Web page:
||David Alan Grier
|Date of Birth
||30 June 1955
|Place of Birth
||Detroit, Michigan, USA
Shortly after receiving his master’s degree at the Yale School of Drama, David Alan Grier debuted on Broadway in the musical “The First” (1981), directed by Martin Charnin and written by Joel Seigal. For his breathtaking portrayal of baseball legend Jackie Robinson, he picked up a Theatre World, as well as earned a Tony nomination for Best Actor. In conjunction with a turn in the popular musical “Dreamgirls,” he also plied his craft in a New York Shakespeare Festival production of “Richard III” and acted in the acclaimed off-Broadway drama “A Soldier’s Play,” opposite Adolph Caesar and Denzel Washington.
Segueing to film, Grier made an auspicious debut as Roger in the Robert Altman hard-hitting drama Streamers (1983), for which he was handed the Venice Film Festival’s Best Actor prize. The following year, he reprised his stage role for Norman Jewison’s realistic film adaptation, A Soldier’s Story, and moved to lighter cinematic fare with a leading role in the advertising lampoon Beer, the next year. Still in 1985, the actor made his TV debut with a guest spot in “The Equalizer,” which was followed by a regular role in the short-lived sitcom “All Is Forgiven” (1986), playing a new soap writer named Oliver Royce.
Following a string of character roles in films and guest spots on television, Grier was featured in Keenan Ivory Wayans’ dead-on blaxploitation satire I’m Gonna Git You Sucka (1988). This led to the even more successful collaboration when Grier joined Wayans for his comedy sketch show “In Living Color” in 1990. During his four-year stint on the series, Grier created several of the show’s most memorable characters, such as colorful, circle-snapping critic Antoine Merriwether and Muhammad Ali. The comedian maintained his presence on the big screen by appearing as himself in Altman’s The Player (1992), teaming up with Eddie Murphy in Boomerang (1992), playing the “super” hero’s elder brother in Mike Binder’s Blankman (1994, opposite Damon Wayans) as well as costarring in the Pauly Shore vehicle In the Army Now (also 1994).
After “In Living Color” departed the airwaves, Grier went on to alternate between films and TV. He executive produced and starred in the Fox short-lived comedy series “The Preston Episodes” (1995) and acted in the Robin Williams hit Jumanji (1995). He reunited with Damon Wayans for the short-lived sitcom “Damon” (1998, received an Image nod for Outstanding Supporting Actor in a Comedy Series), showcased his dramatic talent with his performance as a Black Panther in the great miniseries “The 60s” (1999), starring Josh Hamilton, Julia Stiles, Jerry O’Connell, Jeremy Sisto and Jordana Brewster, as well as provided the voice of Red (Alley Cat) in the animated movie Stuart Little (1999). Meanwhile, Grier also found himself revisiting Broadway by playing Pseudolus on the revival of “A Funny Thing Happened on the Way to the Forum” (1997).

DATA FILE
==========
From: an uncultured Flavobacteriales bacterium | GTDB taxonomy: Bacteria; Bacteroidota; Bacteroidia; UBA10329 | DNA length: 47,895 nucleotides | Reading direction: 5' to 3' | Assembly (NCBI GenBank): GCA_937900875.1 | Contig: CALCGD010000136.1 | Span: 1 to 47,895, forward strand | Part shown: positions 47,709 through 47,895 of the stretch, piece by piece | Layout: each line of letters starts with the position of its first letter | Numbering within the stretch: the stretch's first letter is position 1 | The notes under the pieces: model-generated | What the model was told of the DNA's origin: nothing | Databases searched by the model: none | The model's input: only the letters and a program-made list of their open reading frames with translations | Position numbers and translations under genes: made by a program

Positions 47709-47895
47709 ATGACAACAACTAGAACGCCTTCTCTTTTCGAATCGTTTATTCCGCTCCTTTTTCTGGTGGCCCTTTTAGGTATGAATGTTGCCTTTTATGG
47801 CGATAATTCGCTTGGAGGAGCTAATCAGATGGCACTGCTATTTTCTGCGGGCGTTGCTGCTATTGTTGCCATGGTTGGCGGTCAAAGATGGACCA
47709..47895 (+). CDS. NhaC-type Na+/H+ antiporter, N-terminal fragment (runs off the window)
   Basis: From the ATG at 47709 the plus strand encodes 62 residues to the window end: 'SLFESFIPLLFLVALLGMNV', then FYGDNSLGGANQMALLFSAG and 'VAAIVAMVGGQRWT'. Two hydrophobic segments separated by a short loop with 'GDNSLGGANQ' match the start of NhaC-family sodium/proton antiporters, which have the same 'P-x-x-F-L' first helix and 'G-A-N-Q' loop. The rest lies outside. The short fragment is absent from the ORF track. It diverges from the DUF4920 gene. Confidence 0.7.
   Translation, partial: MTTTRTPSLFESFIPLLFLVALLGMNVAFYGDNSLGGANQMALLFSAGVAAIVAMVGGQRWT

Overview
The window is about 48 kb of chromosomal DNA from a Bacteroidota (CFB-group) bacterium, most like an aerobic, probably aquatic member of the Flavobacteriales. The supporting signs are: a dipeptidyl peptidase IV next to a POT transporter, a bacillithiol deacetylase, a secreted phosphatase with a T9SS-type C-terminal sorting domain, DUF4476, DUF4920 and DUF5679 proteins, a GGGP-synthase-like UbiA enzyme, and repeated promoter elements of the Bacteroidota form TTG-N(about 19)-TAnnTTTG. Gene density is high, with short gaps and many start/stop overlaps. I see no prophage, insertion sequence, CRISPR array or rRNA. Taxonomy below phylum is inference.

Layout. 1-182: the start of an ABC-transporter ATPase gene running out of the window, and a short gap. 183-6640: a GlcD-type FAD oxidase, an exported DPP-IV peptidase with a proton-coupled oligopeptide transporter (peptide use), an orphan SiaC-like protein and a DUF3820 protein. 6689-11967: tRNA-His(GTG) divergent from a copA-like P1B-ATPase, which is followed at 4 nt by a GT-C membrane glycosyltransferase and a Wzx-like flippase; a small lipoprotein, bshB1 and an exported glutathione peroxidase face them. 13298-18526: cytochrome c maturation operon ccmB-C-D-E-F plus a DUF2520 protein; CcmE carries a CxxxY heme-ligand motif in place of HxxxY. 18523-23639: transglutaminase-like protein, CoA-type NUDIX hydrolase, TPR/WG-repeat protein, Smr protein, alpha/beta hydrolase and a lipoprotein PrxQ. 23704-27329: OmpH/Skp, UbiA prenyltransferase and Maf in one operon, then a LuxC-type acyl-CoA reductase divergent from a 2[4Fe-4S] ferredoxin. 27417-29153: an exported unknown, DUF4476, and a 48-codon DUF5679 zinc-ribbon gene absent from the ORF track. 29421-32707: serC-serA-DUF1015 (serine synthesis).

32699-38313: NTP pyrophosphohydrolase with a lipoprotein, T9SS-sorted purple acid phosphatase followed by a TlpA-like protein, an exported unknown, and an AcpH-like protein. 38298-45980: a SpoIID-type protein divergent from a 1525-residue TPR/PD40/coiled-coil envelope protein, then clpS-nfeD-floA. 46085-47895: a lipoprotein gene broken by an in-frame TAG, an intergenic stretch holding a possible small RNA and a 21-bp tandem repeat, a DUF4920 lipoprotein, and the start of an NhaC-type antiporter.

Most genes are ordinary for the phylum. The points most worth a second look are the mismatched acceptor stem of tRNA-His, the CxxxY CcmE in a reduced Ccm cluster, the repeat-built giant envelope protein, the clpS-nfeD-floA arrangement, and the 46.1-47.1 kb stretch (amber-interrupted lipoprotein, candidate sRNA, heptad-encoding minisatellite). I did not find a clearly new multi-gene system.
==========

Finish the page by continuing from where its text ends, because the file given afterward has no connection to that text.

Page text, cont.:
A series of film appearances followed in the new millennium, including in the jaded The Adventures of Rocky and Bullwinkle (2000) and the David Duchovny-Minnie Driver vehicle Return to Me (2000), before Grier headlined his own sitcom, “DAG” (NBC, 2000), portraying a Secret Service agent assigned to protect the frank First Lady (Delta Burke). Two years later, he costarred with Patrick Stewart, Marcia Gay Harden, Lauren Holly and Roy Scheider in a television adaptation of Shakespeare’s King Lear, King of Texas, which won the Bronze Wrangler Award for Television Feature Film at the 2003 Western Heritage, and voiced Landanlius ‘The Truth’ Truefeld for the animated series “Crank Yankers,” a gig he held until 2005. Still on television, Grier enjoyed success as David Bellows on the comedy series “Life with Bonnie” (2003), where he nabbed a Golden Satellite and Image nominations for Best Supporting Actor.
The same year, Grier delivered a fine turn as Clyde Houston on Baadassss!, writer-director-star Mario Van Peebles’ half documentary/half homage to his father Melvin Van Peebles. He then could be seen in such films as Tiptoes (2003), the acclaimed independent film The Woodsman (2004, starred Kyra Sedgwick and Kevin Bacon) and The Muppets’ Wizard of Oz (2005, TV). In the big screen adaptation of Bewitched (2005), he shared the screen with Nicole Kidman and Will Ferrell.
Recently, Grier rejoined the Wayan brothers for the comedy Little Man (2006), in which he was featured as David, and appeared as Griller in the director-writer Amyn Kaderali’s comedy Kissing Cousins (2006). On the small screen, he did a voice-over for the animated film The Wayans Family Presents: Thugaboo - Sneaker Madness (2006). In October 2006, the award-winning actor made his return to stage by starring in the title character in the musical “The Wiz,” based on L. Frank Baum’s “The Wonderful Wizard of Oz.” Opened in a La Jolla Playhouse, the play also starred Nikki M. James, Titus Burgess, Rashad Naylor and Michael Benjamin Washington, among others.